So the secret life of Prince Charles has got him into trouble again. Once again, our future king has communicated something in private that has found its way to his public, leaving the big C with egg on his face.
We must be thankful for small mercies, though. Firstly, knowing the Prince's proclivities, that egg is probably organic, free range and fair trade. And secondly, this faux pas only has a consequence of a few billion missing quid, and not anything "really" bad, like that time he was recorded on the phone to Camilla saying things about tampons. Man, that was embarrassing.
(Or remember that rumour that when Princess Diana was going through a very bulimic phase, her sensitive husband asked her why she "didn't just cut out the middle man altogether and throw the food straight down the toilet"? Or that time he didn't realise the BBC microphones could hear him and he leant over on his skis, taking offence at the royal reporter Nicholas Witchell, and muttered to his son William: "These bloody people. I can't bear that man. I mean, he's so awful, he really is." Just what has Prince Charles got against gingers anyway? Of course, we all remember James Hewitt, but I'm sure he was more of a strawberry blond. )
It's funny how it's the Duke of Edinburgh who is the one so regularly accused of foot-in-mouth syndrome when his son Charles has obviously inherited the gene just as badly.
But this time it's not just a verbal gaffe – this time it's serious.
Our first in line to the throne sent a private letter to the Qatari royal family to beg them to reconsider their property development plans for the Chelsea Barracks in London, a site he apparently loves very much and didn't want to see ruined. And when they subsequently pulled out of the project, satisfying his demands but breaching their contract, a $3bn deal was lost, and now there's a court hearing and all sorts of hullabaloo.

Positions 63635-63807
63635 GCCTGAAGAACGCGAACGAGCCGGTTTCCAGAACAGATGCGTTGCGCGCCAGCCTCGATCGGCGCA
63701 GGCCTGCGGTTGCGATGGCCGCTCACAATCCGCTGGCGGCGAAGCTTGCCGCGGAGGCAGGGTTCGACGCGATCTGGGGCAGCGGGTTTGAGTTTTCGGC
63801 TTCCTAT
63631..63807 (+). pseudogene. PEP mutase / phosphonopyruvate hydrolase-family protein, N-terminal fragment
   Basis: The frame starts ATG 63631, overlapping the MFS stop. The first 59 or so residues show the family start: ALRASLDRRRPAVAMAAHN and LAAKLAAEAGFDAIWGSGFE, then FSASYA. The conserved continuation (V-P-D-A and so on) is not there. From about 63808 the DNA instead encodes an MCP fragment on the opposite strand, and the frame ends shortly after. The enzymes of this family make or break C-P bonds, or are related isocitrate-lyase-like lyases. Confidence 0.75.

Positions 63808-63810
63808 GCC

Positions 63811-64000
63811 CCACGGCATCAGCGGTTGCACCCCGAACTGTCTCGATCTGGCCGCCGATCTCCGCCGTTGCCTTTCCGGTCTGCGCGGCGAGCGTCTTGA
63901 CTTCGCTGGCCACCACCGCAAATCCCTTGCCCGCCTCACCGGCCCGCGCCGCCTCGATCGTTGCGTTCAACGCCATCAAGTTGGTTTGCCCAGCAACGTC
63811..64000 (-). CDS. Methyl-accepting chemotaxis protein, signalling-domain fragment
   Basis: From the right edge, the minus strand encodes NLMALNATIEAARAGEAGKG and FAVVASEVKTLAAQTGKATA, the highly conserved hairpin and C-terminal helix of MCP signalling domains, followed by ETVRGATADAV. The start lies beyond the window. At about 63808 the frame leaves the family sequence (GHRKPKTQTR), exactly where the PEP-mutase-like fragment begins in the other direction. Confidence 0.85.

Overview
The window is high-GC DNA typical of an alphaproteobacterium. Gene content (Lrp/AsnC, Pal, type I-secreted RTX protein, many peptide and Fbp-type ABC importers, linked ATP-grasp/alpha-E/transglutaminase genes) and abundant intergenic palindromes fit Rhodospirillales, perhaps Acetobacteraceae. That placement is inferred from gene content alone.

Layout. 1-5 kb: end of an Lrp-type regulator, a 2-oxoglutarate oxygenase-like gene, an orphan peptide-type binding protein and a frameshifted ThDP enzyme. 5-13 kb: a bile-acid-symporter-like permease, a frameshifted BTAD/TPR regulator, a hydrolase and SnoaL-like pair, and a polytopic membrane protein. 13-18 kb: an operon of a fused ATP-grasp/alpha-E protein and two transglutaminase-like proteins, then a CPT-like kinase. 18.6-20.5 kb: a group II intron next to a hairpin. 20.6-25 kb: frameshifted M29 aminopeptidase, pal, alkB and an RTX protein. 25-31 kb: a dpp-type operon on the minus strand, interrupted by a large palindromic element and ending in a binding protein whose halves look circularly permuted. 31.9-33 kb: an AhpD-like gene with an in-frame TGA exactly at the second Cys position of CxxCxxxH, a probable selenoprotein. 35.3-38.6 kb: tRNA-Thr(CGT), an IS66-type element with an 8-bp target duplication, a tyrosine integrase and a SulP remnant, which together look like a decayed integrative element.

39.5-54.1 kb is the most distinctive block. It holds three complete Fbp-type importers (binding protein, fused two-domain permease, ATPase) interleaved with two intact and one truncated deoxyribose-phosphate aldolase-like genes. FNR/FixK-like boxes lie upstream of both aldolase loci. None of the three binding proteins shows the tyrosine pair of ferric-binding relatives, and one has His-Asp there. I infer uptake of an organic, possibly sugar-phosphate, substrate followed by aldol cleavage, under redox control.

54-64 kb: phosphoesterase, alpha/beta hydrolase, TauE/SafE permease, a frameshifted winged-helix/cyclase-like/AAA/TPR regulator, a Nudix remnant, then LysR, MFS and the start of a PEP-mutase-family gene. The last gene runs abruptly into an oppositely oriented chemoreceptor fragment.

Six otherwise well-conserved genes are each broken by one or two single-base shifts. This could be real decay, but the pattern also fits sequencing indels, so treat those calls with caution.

As it happens, I'm pretty much on his side about this development, but the big question is whether he should have felt he could act above the law. To which I say, um, are you kidding me?
You're asking if a man raised in a rotation of castles and palaces, told that he would one day be king of all the land because of a dubious family history involving Saxons and Goths and a special shout-out from God, a 62-year-old man whose staff still lower their elbows into his bathwater for him, believes he has to abide by the same rules as everyone else?
Erm. Guess what. Of course he doesn't. And neither does the other royal family he was talking to. Royals grow up in a world where words like primogeniture and genuflect are not just something you memorise for a spelling test, but are in fact real, and taking place inside a massive hulking pile of property near you now.
It is 2010! We have video phones! We have flights on commercial spaceships taking bookings! And yet our royal family not only still exists, but still utters words such as "the Dukedom of Albany".
And all those banquets for visiting kings and queens from other lands mean that of course Charles has all the other princes around the world on speed dial. These people are united in the knowledge that they remain the few humans in the world still imbued with the knowledge of which finger to wrap around the fourth fork from the left during a third course that involves both lobster and dairy.
What these people need is integration – a programme of rehabilitation to help royals to mix in normal society so they can stop doing dodgy deals with each other.
And the best way to allow this to happen is to let the royals stop being royal.
They are just other people – let them go and do other things. Let's have a republic. It is time.Reuse content